Resistance to the evidence
Much to the anger of Drs Weindruch and Walford there seems to be a built-in conservatism in medicine which refuses to take seriously the mounting evidence, to which they have added so much, and the contention that it probably relates to humans, largely on the grounds that animal studies do not conclusively prove anything in relation to the human situation. Animal studies, across the spectrum of species, do support the argument for dietary strategies being almost certainly applicable to the human condition and yet such evidence remains inconclusive according to many conservative scientists.
Weindruch and Walford counter this sort of argument by pointing to a wide range of medical methods which are in current general use and for which there is no overwhelmingly 'conclusive' evidence showing that there remains no doubt as to either value or safety. As examples they cite the continuing controversy relating to the relative importance in cardiovascular health of lowering cholesterol levels via diet or drugs. This debate has led to changes in advice for severa1 decades, and still remains unresolved, but it has not prevented authoritative medical guidance on the subject being given to the public time and time again.
Equally equivocal is the new-found medical acceptance that diet is responsible for not less than 40 per cent of all cancers and that prevention via dietary manipulation is a highly desirable objective (increased complex carbohydrate, fresh fruits and vegetable intake and reduced fat, meat and refined carbohydrate intake, a strategy not dissimilar to that needed for lowering cholesterol levels). Since exposure to any carcinogenic factor might precede cancer by as much as 25 years there is no adequate experimental method whereby unequivocal proof of this dietary connection can be made, short of 25 to 30 year long research studies.
This shortfall in certainty has not prevented national and international medical and health organizations from making firm recommendations as to what is and what is not a sound dietary approach to cancer prevention.
Nor, it can be argued, should such a shortfall in absolutely conclusive evidence be the reason for failing to recommend safe nutritional life extension strategies (which incidentally also produce a lowering of cancer incidence and cardiovascular disease in animals). The argument that it is prudent and 'scientific' to wait until we know for sure can be countered by pointing out that sitting on the fence, waiting for evidence which is totally incontrovertible, is far from being a really neutral stance, argue Weindruch and Walford.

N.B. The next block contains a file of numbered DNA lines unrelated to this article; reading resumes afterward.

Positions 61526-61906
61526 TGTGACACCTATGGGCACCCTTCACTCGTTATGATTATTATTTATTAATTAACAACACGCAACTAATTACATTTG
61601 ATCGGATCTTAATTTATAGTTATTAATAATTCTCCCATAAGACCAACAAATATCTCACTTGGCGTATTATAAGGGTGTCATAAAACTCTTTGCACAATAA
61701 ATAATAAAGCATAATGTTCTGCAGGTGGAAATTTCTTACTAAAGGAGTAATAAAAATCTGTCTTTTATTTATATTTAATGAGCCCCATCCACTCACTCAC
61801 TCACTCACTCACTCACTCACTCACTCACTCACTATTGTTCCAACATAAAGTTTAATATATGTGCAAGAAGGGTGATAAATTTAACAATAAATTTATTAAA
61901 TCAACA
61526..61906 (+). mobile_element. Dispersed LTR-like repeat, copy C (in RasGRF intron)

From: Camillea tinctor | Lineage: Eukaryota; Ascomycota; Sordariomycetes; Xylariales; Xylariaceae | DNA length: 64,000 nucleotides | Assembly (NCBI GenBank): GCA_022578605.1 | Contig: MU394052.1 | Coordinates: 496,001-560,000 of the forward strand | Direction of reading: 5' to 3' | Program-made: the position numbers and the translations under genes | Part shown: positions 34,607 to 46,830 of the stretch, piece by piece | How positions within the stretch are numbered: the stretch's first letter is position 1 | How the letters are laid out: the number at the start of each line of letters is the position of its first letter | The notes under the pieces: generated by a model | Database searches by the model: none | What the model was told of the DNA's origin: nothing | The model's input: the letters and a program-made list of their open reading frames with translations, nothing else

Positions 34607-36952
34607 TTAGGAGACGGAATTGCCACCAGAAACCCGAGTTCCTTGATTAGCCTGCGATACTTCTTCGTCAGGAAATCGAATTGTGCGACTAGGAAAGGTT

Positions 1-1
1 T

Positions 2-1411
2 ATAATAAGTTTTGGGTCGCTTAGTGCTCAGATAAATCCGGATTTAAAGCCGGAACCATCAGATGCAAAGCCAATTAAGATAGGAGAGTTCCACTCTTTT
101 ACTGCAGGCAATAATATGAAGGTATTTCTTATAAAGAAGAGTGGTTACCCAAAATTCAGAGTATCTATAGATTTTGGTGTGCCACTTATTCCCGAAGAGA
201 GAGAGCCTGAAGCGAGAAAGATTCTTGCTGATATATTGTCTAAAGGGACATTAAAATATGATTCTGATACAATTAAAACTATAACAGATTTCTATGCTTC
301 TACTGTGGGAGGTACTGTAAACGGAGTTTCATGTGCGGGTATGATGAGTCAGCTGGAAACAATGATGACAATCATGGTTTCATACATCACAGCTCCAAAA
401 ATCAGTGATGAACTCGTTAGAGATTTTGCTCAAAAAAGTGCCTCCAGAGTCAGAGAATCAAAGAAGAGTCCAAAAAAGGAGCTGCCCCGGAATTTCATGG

Staying with the cancer example, we can see that for authorities to have failed to give publicity to the general consensus of a diet/cancer connection and to not have advocated implementation of an anti-cancer dietary strategy, would in effect have been a policy decision in and of itself.
This is not a case where neutrality means little, for if the evidence pointing to a probable connection (diet/cancer) was subsequently found to be correct, incontrovertibly, the neutral 'hands-off approach could have resulted in an uncountable number of deaths, many of which might have been prevented. Much that we do has to be based on assumptions, made in the light of the evidence available to date, leading us to believe in the probability and likelihood of something being so.
This is where art and logic intervene in the scientific argument, and this is why life extension potentials can be seen to be 'probable' if the animal studies or culture results are taken as guidelines. To state, as has been done by leading members of the study of ageing who are opposed to the making of any recommendations until certainty is apparent, that: 'Dietary restriction will certainly work on rodents (increasing life span) but there is no certainty that it will work in humans' is tantamount to saying that this area of research has to comply with criteria of proof which are not required or necessary in other areas of science and medicine.